Tuesday, October 11, 2011

When I No Longer Feel the Butterflies

If I ever stop feeling those butterflies when I'm about to go into a jury trial, make an opening statement to a jury, a closing argument, or an argument to an appellate court, I'll know for sure the time to quit practicing law has come.  I mean it.  To me, any attorney that can go into a jury trial or to oral argument on appeal not feeling them either does not know what he's doing or simply doesn't care anymore, ... and I really don't know which is worse.

But there is something magical about those butterflies.  If you have prepared well -and I usually overprepare- the moment you get into your opening statement to that jury, or that oral argument to the appellate judges, or the closing arguments they just seem to go away, at least for that stage. Oh, they'll be back, that's for sure.  But you start realizing what they're all about.  They are a reminder that you want to do well, that you have really serious business to take care of, that a human being's liberty may depend not only on the facts but on how well you perform.  Above all, they're a reminder that you care about what you do, and you care about that person you are representing, yes, your client, the one who has all his hopes and prayers placed on you.

Every trial I go to is the same, and they're all different. The same in the sense that my wife always tells me (several times as it gets later and later into the night), "Tom, you've been preparing for this forever, and you just can't let go. You need to come to sleep or you'll look lousy in front of that jury tomorrow morning. Don't worry, I'll wake you up really early."  She simply doesn't understand that I will not get any sleep unless I feel I'm ready or too exhausted to continue getting readier. Sooner or later, usually later, I follow her suggestion.  The same routine is played at several different stages.  "Dear, I need to get this just right. I have to argue that Rule 29 motion. It's really important."  Or, "I prefer to be tired than not ready. Tired I can perform; not ready, no way!"  They're also different in that some trials you go into feeling there is a real fighting chance, whereas other times you know that the deck is really stacked against you. You know it, yes, but you still give it all your best. Even criminal trials where the deck is stacked against you as defense attorney have a funny way of playing out once you're into it, and you just have to be ready to make your moves.  Simply, you have to always be prepared.

And don't worry, the butterflies will be back even when you don't have to do much of anything, ... such as when you're standing there waiting for a verdict to be announced. You look at those jurors as they march into the courtroom, try to read them and hope they look at you or your client with a sympathetic eye. If they don't look, I usually worry a lot. But that's not always justified. I've had jurors look at me and convict, and others look away or down and acquit.  But when even one of them looks at you and smiles gently just that teeny little bit, as if to try to calm you, to reassure you, ... oh boy!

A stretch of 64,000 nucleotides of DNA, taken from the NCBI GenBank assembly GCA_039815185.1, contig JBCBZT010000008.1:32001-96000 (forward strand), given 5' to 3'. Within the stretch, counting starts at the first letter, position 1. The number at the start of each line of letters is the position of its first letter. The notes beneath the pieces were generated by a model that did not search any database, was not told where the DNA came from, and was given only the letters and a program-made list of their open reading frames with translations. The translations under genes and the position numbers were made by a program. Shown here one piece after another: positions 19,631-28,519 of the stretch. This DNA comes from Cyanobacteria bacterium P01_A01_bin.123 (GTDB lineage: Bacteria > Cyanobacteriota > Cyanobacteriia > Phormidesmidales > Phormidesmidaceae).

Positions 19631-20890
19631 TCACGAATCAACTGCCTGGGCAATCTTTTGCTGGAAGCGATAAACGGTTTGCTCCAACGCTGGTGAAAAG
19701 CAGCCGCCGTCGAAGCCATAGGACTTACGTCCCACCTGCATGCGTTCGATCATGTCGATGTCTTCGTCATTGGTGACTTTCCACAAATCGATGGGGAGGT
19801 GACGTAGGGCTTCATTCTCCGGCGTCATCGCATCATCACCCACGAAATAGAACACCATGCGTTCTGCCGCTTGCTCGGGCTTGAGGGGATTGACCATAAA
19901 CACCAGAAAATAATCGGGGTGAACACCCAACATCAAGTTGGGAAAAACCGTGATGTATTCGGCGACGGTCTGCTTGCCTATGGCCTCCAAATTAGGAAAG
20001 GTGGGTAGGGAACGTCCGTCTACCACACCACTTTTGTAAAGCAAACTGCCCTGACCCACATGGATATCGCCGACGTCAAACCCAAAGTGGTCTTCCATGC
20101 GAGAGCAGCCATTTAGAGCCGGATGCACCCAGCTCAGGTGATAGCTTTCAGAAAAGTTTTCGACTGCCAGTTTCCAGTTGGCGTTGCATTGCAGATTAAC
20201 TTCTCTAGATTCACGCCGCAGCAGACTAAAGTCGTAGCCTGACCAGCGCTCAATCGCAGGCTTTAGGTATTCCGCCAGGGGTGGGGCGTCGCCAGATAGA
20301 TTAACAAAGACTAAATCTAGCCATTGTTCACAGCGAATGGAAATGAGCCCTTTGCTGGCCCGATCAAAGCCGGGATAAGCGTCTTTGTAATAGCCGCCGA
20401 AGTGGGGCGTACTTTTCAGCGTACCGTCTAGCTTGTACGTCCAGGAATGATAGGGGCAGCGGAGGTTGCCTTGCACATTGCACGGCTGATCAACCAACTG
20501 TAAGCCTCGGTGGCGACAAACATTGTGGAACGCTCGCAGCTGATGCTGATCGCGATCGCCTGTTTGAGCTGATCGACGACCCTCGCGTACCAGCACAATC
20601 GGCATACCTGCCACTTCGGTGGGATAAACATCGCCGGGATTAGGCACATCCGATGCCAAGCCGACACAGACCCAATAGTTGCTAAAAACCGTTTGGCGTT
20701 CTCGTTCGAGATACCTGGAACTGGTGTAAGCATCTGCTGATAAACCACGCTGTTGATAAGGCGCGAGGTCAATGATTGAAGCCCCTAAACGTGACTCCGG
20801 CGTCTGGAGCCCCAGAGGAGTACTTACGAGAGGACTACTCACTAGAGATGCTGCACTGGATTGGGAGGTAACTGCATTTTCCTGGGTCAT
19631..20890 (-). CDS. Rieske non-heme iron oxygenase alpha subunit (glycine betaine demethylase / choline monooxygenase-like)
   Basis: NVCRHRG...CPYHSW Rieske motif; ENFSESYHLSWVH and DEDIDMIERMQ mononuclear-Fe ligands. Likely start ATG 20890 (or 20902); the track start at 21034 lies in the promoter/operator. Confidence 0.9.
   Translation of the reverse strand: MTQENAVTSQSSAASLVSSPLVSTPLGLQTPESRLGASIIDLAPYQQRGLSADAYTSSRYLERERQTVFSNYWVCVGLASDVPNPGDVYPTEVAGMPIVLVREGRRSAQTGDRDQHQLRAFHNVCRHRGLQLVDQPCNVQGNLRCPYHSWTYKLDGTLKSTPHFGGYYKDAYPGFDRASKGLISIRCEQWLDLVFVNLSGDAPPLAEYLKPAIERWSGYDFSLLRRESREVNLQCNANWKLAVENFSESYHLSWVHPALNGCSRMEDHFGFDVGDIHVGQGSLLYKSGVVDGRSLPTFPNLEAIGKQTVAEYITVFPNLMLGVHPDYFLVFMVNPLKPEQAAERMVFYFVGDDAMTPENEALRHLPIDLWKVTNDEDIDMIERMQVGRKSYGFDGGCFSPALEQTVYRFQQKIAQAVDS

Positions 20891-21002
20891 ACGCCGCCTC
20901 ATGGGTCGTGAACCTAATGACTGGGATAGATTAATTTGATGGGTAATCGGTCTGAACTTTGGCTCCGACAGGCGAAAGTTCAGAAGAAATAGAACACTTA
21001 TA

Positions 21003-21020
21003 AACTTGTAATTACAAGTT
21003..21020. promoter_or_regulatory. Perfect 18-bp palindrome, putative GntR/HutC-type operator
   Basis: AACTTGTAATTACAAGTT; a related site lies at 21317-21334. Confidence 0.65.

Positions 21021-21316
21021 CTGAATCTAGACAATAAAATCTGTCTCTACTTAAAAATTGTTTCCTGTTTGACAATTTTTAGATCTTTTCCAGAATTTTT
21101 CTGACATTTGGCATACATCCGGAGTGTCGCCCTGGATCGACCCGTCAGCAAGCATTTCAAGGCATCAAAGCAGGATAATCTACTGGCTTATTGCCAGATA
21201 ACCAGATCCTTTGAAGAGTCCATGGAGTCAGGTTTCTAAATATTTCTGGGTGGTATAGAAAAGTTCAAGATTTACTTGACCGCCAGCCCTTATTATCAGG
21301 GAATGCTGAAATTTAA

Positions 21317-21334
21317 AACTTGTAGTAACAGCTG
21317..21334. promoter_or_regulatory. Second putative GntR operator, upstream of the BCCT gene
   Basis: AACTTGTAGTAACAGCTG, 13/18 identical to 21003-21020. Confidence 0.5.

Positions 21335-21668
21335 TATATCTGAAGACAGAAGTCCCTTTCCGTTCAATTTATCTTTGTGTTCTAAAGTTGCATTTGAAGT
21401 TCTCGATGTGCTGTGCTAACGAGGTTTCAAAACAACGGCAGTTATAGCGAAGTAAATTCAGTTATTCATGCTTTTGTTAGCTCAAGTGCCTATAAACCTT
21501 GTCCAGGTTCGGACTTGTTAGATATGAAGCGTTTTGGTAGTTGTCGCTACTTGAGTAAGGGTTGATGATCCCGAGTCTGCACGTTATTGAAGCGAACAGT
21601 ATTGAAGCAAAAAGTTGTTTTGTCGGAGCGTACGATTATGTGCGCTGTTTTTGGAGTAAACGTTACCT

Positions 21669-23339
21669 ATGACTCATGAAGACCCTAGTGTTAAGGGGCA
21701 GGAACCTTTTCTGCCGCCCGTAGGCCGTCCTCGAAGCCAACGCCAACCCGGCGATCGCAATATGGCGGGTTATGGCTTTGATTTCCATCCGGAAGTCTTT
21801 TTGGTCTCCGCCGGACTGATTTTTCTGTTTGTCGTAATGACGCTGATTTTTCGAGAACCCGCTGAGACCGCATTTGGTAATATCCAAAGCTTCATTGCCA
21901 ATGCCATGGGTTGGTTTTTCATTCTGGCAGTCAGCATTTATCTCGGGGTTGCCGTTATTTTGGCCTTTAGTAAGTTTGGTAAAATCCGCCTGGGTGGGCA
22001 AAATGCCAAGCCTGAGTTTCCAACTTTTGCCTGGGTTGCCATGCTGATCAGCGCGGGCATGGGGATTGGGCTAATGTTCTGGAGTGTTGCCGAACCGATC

In another post I'll write about the time I hugged my client before they even announced the verdict. That was funny!  Well, the Judge didn't think so, ... but that's why he became a judge and I a criminal defense attorney.

Saturday, October 08, 2011

The story of a CJA Voucher

"Frustrated" is not an accurate description for my feelings about the length of time it has taken to have a CJA Voucher processed and paid. Yes, the and paid is a very important step in this process. I filed a CJA Voucher on April 24, 2011. It was near mid-August, and the voucher had still not been audited at the District Court's CJA Clerk's Office. I know they have been overworked and understaffed, but almost 4 months is still a long time to have a voucher waiting to be audited. After some calls indicating that I was ready to commit suicide if the voucher was not audited sometime soon, it finally got audited in a few days and sent to the District Judge, who approved it within two days of receiving it from the CJA Clerk. But, because the voucher requested excess compensation (it exceeded the case compensation maximum) it still had to receive the blessing of the Chief Judge of the First Circuit Court of Appeals or her designee, who is usually the most junior judge on the Court of Appeals. But before reaching the designee at the First Circuit, it goes through another audit at the First Circuit. It finally got audited and approved again in mid-September 2011, and then it makes its way back to San Juan, to the CJA Clerk. So, as of Wednesday, September 28, 2011 the CJA Payment Status page at the District Court's website indicated my voucher had been "processed for payment."

You would think that is tantamount to telling me that the check is in the mail, but it isn't. The "processed for payment" entry means they have taken some step (I think) in getting it moved towards being actually paid, but definitely not all. And as of Friday, October 7, 2011, whatever additional internal steps were required to enter the voucher for payment had yet to be taken! When they finally take all the necessary steps at the District Court here, the Administrative Office of the U.S. Courts will receive electronic notice and the next day will issue and mail my check. Then the prayers start for the postal service to be efficient, as the Administrative Office does not do any direct deposit of these payments, although I'm told that they have long  had the capability of doing so.

So -with luck- I will actually  receive that payment from the April 24th voucher sometime in mid-October, or perhaps a little later?

P.S. - I stand corrected. The CJA Voucher payment was issued Sept. 29th. But ... it still took from April 24 to Oct. for me to receive payment!!